Cuts for the Big Society

The big society is David Cameron’s big idea. He wishes to devolve power to people, to communities and to users of services so that their voices can be heard,, taking power from the dead hand of faceless bureaucrats and official jobsworths.

It is unfortunate bathos that this great breakthrough in power and local accountability is initially four “Vanguard Councils” recruiting volunteers to allow libraries to stay open later. Still, it’s a nice idea – the sort of thing that would bring pleasure to anyone whose ever been a scout or a volunteer (and I mean that with no snark).

My problem with it is not the intent, but the likely execution. As I’ve long argued, Little platoons need rations too. Willing the ends but skimping the means (or skirting issues around the means, like whether it will be easier for Windsor and Maidenhead residents to raise funding for a new athletics track than it would be for residents of Felling) is a recipe for policy failure.

So perhaps it will be worth documenting every time this government cuts funding for a project that does exactly what the Big Society is supposed to do? It might be a useful exercise for someone in Labour HQ, or in the Labour Group of the LGA.

To begin – this week the government cut the entire budget of “National Tenant Voice” an organisation that exists to stand up for the interests of tenants in social housing.

Obviously, the Government will say that this national level group, representing the interests of tenants with 50 unpaid volunteers trying to raise issues of housing quality and policy issues is bureaucratic, unwieldy and so on, not at all like the groups they want to see prosper. Odd then that the NHS is setting up a very similar programme – called Health Watch England.

9 Responses to “Cuts for the Big Society”

  1. bert

    The “Big Society” is an exercise in cynical politics, and not much else really. Who could argue against “empowering local people” – whoever they are?

    I have absolutely no objection to the government shrinking the state umbilicus – why don’t they just admit it?

    Much more important is Gove’s ambitious (and brilliant in my view) idea for ALL school’s in England to become academies – or apply to, I should say.

    Does any right thinking person really believe the state is the model educator in this country? I would suggest they are the WORST option out of any presented.

    I look forward to a piece on this, Hopi – and your predictable objections.

  2. donpaskini

    The Future Jobs Fund has been the biggest example of the Big Society in action – until they cut it.

    Still, scrapping 40,000 jobs where young unemployed people worked for charities while funding the post of community organiser in Windsor and Maidenhead does show what the Big Society is really all about quite nicely.

  3. Mike

    You’re confusing the drive to localism, and the abolition of joined-up government, with the ‘big society’, or not paying for local services.
    “National Tenant Voice” is a natural target: it mentions National & Voice and threatens collective representation of all social housing tenants. Definite no-no (c/f Hitler in the ’30s). In contrast, “Health Watch England” will only represent local health issues, not collective. The principle of Divide & Conquer is retained.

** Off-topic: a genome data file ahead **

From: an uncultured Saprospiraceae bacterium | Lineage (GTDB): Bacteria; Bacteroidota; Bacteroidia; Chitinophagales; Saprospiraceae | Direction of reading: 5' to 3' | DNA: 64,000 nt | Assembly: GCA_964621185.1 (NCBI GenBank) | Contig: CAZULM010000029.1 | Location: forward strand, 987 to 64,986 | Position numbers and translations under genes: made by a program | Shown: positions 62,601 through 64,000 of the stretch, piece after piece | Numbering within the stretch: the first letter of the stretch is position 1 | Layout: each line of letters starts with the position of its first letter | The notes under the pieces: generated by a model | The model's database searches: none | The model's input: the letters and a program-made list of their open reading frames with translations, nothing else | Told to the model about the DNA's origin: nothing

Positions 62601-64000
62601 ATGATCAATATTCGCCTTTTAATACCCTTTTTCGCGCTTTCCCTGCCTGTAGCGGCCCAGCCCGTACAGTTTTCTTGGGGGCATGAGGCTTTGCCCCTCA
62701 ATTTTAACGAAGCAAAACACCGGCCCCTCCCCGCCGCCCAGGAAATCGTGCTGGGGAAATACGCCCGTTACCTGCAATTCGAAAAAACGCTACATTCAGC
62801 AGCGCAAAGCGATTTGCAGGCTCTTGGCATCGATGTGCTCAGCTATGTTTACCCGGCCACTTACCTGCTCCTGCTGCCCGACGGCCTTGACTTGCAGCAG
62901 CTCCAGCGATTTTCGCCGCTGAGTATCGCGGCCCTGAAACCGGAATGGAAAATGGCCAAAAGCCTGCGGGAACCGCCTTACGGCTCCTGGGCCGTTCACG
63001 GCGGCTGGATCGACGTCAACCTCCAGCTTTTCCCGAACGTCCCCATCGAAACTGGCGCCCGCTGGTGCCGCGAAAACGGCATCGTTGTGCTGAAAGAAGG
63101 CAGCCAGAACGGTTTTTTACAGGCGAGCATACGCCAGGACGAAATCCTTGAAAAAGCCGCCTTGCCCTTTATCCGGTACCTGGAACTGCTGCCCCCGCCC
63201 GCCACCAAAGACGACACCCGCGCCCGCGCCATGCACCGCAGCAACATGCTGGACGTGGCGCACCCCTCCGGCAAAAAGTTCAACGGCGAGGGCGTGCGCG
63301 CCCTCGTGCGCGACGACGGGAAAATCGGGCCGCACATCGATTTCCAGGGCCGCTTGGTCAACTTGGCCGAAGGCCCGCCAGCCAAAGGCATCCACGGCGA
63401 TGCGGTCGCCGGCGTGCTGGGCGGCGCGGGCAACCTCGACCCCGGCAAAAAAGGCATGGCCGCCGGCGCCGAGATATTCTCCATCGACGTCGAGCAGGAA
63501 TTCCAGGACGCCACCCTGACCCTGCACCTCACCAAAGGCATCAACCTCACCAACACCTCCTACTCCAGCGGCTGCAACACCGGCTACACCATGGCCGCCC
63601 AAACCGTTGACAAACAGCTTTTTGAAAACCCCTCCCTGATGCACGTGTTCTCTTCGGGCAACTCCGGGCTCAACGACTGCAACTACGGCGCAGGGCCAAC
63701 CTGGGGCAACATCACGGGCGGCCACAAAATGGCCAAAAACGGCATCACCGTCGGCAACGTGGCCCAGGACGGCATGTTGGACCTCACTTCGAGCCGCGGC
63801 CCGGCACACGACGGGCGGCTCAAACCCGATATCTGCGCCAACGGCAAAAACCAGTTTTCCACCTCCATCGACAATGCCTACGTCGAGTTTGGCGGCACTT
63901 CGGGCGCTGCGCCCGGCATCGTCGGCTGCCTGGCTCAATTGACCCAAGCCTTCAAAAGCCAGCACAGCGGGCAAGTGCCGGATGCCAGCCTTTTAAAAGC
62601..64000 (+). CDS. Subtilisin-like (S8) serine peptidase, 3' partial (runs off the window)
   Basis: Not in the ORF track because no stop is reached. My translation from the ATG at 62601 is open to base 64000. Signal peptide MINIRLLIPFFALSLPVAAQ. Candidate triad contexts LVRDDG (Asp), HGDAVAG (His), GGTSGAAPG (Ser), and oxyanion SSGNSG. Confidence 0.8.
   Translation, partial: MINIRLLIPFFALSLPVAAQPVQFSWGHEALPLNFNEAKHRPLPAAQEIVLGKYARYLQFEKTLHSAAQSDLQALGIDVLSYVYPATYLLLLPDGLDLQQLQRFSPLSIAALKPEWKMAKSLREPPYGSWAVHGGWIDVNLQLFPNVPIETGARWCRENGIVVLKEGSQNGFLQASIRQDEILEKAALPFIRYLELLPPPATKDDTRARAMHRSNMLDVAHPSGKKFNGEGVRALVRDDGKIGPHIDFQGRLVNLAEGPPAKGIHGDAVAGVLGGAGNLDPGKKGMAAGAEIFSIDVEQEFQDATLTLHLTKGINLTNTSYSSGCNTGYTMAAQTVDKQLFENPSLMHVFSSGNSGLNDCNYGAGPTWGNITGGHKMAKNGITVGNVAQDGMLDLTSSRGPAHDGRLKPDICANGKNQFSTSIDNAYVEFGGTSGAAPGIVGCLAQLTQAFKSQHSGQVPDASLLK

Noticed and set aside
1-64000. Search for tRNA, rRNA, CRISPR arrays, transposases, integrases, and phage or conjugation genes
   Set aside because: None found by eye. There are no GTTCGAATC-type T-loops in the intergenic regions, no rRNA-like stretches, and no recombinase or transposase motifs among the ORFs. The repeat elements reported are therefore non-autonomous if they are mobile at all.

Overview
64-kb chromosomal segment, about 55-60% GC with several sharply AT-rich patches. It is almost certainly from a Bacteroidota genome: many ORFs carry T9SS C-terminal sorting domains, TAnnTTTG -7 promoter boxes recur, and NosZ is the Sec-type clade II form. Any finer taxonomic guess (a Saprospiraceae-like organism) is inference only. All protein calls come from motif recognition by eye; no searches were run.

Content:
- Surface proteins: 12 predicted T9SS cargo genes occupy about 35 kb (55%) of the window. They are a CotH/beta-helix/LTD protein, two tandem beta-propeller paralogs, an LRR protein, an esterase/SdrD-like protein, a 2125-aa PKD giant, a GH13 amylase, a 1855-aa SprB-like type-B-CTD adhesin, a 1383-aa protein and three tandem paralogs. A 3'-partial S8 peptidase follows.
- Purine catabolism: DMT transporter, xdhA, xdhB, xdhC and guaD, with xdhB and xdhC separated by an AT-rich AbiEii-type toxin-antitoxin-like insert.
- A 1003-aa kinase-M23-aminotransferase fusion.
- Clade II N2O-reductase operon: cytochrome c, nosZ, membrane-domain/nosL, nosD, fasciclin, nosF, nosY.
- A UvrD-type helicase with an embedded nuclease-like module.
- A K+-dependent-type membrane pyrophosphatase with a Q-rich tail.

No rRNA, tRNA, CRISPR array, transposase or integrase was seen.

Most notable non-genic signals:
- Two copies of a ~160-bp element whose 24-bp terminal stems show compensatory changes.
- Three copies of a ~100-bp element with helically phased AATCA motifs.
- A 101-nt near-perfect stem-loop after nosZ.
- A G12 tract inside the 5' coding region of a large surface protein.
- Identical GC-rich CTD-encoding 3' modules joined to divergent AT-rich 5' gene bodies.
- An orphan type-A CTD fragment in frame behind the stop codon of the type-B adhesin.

And who cares about “patient choice”? Not me. Those that can afford to go private, can go private. As with schools, what I want is good local services, with access to the specialist stuff nationally if necessary. “Patient choice” is a collossal waste of taxpayers’ money and only serves to inflate the bureaucracy and provide redundant capacity.
    As for the drive to localism, this is replacing strategic planning, covering entire regions and decades, in which the locals are properly represented, with feudalism: arbitrary & conflicting short-term decisions, in favour of the local bigwigs, only discovered by the locals when the builders move in.
    Never mind the NIMBY-bribing slush fund of council rates: a new version on Building Society carpetbagging.
    And as for Pickles’ abolishing councils’ free newspapers: someone needs to tell him who’s side he’s on. Tory councils went to a lot of trouble abolishing care for the elderly to increase their spend on media & PR.

    • Edward Carlsson Browne

      You’re right that nobody gives a toss about choice in the abstract, they just want a good choice for them.

      But the advantage for the coalition in talking about choice is that Blair loved the phrase and Brown used it somewhat nonsensically all the time in his last conference speech. It’s hard for Labour to object to it after that without provoking internal arguments of the standard variety.

  4. roger alexander

    Get the unemployed to do something for their local community in exchange for their taxpayer funded benefits,that’s a big society.

    • Edward Carlsson Browne

      I think we call that a petty, vindictive and small-minded society, at least in my neck of the woods. I’m not sure how treating the unemployed as if they’re little better than criminals helps to create the sense that we’re all in this together.

  5. Phil Harris

    The Big Society is cover for a cuts programme.

    There are other ways to help voluntary groups like the scouting movement.


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